George Rollingson was born in Northumberland, England, on 10
April 1881. He went to work in the coal pits there as a boy of
ten. With his brother, John, he came to Lethbridge in 1902 where
they got a job with George F. Russell in his Pothole Coulee
mine. In 1904 there was a business disagreement between the
brothers, the upshot being that John remained at the Russell
mine while George returned to England.
George Rollingson continued to work in the coal mines in the
Old Country but found time to marry in 1904 and start a family
with the birth of his son, Henry, in 1906. (Another son, Albert,
was born in 1923.) In 1913, probably sensing the opportunity for
a better life, he returned to Canada and to Lethbridge.
He got a job as overman at the Malloy Mine near Picture
Butte. But he spent much of his spare time trying to get started
in a mine of his own. He secured a coal lease on a tract of land
in the Pothole district from rancher Wm. D. (Curly) Whitney,
paying him 50 cents per ton of coal mined. And whenever he was
able, he put in time trying to develop the property. As soon as
it looked as if the new mine might be a commercial success,
Rollingson left the Malloy brothers and started on his own.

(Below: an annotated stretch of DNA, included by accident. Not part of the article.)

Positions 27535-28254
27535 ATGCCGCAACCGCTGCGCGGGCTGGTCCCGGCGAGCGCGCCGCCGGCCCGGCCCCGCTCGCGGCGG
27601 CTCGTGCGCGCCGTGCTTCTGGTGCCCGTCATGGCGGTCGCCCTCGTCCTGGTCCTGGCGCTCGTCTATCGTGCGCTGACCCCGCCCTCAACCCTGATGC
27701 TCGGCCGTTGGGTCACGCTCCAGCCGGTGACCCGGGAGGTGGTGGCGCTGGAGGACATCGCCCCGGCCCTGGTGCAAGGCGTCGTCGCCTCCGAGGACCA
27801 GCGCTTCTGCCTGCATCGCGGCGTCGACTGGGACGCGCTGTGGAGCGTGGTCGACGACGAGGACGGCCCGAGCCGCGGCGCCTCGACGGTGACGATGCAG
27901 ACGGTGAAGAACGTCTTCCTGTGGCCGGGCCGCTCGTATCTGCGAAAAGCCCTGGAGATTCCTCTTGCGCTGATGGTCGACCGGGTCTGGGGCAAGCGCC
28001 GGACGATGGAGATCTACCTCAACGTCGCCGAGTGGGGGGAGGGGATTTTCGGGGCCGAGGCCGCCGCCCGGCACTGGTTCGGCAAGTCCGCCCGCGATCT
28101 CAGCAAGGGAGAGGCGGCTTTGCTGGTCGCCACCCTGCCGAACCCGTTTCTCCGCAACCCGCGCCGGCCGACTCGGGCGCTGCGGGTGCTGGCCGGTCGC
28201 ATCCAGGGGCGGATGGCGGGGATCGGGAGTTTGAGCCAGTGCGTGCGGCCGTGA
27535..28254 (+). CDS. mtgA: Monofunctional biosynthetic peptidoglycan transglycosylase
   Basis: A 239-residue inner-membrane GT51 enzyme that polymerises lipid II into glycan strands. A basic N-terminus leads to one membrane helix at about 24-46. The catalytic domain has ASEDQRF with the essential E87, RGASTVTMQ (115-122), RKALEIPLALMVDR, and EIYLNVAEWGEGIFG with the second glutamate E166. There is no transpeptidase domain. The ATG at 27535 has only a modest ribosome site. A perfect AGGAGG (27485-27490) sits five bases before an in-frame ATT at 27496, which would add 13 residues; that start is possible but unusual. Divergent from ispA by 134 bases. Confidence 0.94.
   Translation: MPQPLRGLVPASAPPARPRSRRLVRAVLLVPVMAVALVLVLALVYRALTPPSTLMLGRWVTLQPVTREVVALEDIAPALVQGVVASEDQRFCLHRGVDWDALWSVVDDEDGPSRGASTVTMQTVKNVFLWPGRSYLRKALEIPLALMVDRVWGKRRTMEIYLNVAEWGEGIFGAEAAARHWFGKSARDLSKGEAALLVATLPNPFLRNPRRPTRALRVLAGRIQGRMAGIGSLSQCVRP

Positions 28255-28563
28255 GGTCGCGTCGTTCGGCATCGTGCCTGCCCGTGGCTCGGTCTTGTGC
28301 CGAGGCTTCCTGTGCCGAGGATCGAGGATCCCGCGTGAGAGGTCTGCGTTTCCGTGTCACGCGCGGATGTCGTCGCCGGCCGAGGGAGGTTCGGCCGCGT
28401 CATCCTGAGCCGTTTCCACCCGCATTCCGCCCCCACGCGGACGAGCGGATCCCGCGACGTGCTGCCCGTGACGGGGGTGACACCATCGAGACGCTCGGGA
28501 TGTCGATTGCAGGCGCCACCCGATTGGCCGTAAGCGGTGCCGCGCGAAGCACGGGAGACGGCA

The new mine was located near the junction of the St. Mary
and Oldman Rivers. Rollingson registered the name of the mine as
"The Twin River Coulee Mine" and the brand name "Whoop Up Coal"
for the product. The Mines Branch assigned a number, Mine No.
738, to the property. Although occasionally leased to others,
this was Rollingson's most important holding over many years. He
opened at least four entries along the length of the outcrop on
Rollingson was to be involved with other mines over the next
40 years. They included: Mine No. 55, which he and John
Rollingson had worked from 1902-04; Mine No. 977, held briefly
by Rollingson in 1922; and Mine No. 889, leased by Rollingson
and his son in 1950-56.
By the late 1950s, Rollingson had become a legend in the
Lethbridge coal fields. Mine inspectors pointed out that he
continued to operate low-producing mines because he had always
mined and it had become "force of habit." They marvelled that,
even when well into his seventies he could "handle a miner's
pick with the best of them."
When he finally retired in 1955 at age 74, George Rollingson
had put in 64 years in the coal mines, about 20 of those years
in England and 44 years in the mines of the Lethbridge area.
In 1963, the Lethbridge Historical Society and the Lethbridge
Miners' Library Club unveiled a marker railed "The Miner's
Cairn." in the river bottom. George Rollingson, along with
oldtimers Matt and Mike Homulos and J. A. (Jack) Foster, played
a prominent part in the ceremony. In 1988, the cairn still stood
in front of the Coalbanks Kiosk, the latter a later tribute to
the coal miners of the region.
George Rollingson died in Lethbridge on 7 July 1967.
article is extracted from Alex Johnston, Keith G. Gladwyn and L.
Gregory Ellis. Lethbridge: Its Coal Industry (Lethbridge,
Lethbridge: City of Lethbridge, 1989), Occasional Paper No. 20,
The Lethbridge Historical Society. The Heritage
Community Foundation and the Year of the Coal Miner Consortium
(of which the City of Lethbridge is the lead partner) would like
to thank the authors for permission to reprint this material.